Japan’s space agency said Monday it has confirmed the presence of black soil samples inside a capsule that the spacecraft Hayabusa2 brought back from a distant asteroid last week. The pan-shaped capsule, 15 inches in diameter, was dropped by Hayabusa2 from space onto a spot in a sparsely populated Australian desert on Dec. 6.
It arrived in Japan last Tuesday for research that will hopefully provide insights into the origins of the solar system and life on Earth. The Japan Aerospace Exploration Agency said its scientists opened the capsule and found an unspecified amount of sandy black particles.
The sample container inside the re-entry capsule was opened on December 14, and we confirmed black grains thought to be from Ryugu were inside. This is outside the main chambers, and likely particles attached to the sample catcher entrance. (English release available tomorrow) https://t.co/NAw1R1cjvy pic.twitter.com/5BfXxfH29h
“It’s obviously from Ryugu,” JAXA said in a statement, according to the Associated Press.
JAXA said it will continue an initial examination ahead of fuller studies of the samples later.
The samples were gathered from touchdowns that Hayabusa2 made last year on Ryugu, more than 190 million miles from Earth. The landings were more difficult than expected because of the asteroid’s extremely rocky surface.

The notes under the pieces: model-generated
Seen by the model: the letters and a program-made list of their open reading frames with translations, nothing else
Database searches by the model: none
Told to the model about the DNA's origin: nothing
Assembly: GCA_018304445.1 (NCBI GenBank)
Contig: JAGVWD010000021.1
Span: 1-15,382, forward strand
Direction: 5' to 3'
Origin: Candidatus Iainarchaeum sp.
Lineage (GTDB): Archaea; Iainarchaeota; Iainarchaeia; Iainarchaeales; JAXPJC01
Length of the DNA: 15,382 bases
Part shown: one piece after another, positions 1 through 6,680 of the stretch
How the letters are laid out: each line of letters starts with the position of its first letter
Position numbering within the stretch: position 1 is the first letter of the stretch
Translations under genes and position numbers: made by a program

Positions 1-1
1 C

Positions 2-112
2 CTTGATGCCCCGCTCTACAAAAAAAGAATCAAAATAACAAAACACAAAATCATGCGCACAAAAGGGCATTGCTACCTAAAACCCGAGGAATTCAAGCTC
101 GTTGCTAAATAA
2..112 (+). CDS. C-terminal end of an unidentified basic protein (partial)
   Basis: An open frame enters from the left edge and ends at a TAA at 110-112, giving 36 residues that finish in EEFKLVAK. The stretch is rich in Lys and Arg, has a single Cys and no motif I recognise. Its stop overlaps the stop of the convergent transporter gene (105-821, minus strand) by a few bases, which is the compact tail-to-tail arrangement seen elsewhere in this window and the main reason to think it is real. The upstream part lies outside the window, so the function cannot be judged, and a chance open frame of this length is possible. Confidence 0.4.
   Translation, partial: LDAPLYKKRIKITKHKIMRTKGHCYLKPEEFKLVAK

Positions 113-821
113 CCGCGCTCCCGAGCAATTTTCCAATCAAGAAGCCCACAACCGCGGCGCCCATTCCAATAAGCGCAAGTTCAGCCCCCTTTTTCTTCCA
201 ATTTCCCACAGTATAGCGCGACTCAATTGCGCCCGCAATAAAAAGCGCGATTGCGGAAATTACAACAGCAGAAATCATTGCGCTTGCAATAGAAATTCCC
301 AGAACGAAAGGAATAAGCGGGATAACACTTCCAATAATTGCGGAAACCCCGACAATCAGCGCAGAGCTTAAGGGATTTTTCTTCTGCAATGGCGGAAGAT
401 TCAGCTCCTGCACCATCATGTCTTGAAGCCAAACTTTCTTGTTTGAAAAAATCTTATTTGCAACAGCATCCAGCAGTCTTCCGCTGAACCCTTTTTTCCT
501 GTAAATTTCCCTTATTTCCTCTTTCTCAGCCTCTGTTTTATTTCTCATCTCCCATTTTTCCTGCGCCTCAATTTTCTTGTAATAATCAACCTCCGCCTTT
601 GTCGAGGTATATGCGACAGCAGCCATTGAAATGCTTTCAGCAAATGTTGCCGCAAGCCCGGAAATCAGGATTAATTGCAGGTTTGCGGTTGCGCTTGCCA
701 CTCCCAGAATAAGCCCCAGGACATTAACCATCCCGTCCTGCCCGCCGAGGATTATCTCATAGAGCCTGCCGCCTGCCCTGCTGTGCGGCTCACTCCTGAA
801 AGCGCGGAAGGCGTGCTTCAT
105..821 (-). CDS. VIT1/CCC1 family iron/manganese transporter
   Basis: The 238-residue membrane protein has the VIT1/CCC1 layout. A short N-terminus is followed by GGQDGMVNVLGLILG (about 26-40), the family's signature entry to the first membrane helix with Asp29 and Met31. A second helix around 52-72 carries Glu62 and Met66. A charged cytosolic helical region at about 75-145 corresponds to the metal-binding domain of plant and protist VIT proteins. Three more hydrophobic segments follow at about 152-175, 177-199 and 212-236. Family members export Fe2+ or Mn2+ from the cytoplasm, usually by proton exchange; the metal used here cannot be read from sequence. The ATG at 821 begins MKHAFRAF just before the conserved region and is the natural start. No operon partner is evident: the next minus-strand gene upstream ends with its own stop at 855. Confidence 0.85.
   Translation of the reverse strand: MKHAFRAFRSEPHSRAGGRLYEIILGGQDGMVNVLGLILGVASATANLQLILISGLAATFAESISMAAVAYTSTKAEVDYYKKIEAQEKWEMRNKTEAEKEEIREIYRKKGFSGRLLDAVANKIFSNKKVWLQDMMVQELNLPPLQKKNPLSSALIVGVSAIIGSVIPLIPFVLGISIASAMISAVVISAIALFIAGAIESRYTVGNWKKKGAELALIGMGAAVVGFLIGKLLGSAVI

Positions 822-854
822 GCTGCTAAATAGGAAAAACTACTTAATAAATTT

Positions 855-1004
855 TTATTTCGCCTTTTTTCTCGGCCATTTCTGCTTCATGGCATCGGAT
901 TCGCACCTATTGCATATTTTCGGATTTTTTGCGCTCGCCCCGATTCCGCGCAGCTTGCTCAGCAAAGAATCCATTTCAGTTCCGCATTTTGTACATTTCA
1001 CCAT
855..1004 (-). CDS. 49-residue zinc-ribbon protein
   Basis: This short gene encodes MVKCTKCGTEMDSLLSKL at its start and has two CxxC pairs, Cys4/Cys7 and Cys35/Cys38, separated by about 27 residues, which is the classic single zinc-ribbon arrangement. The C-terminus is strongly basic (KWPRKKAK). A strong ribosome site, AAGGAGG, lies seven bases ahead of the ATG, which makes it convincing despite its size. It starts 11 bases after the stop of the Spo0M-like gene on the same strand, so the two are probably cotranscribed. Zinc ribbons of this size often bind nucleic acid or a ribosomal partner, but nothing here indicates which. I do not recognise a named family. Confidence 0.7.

The first landing collected samples from Ryugu’s surface and the second from underground. Each was stored separately.
In this handout image from Japan Aerospace Exploration Agency (JAXA), a member of JAXA collects Hayabusa2’s capsule carrying the first extensive samples of an asteroid after it landed in the Woomera restricted area, Australia, December 6, 2020.
JAXA via Reuters
Scientists are hoping the asteroid’s subsurface samples can provide information from billions of years ago unaffected by space radiation and other environmental factors. JAXA scientists say they are particularly interested in organic materials in the samples to learn about how they were distributed in the solar system and if they are related to life on Earth.
Following studies in Japan for about a year, some of the samples will be shared with NASA and other international groups for additional research beginning in 2022.
Project manager Yuichi Tsuda called the mission a “rare event in human history.” It marked just the second time pristine, untouched material directly from an asteroid has been brought back to Earth.
Japan’s Hayabusa2 probe, which is roughly the size of a refrigerator, launched in December 2014, thrilling scientists when it landed on the diamond-shaped asteroid Ryugu, which means “dragon palace” in Japanese, located 185 million miles away.
The NASA OSIRIS-REx mission recently collected a sample from another near-Earth asteroid — Bennu, which is similar to Ryugu. The sample will return to Earth in 2023.
This computer graphics image released by JAXA shows the Hayabusa2 spacecraft above the asteroid Ryugu.
ISAS/JAXA via AP, File
Sophie Lewis contributed to this report.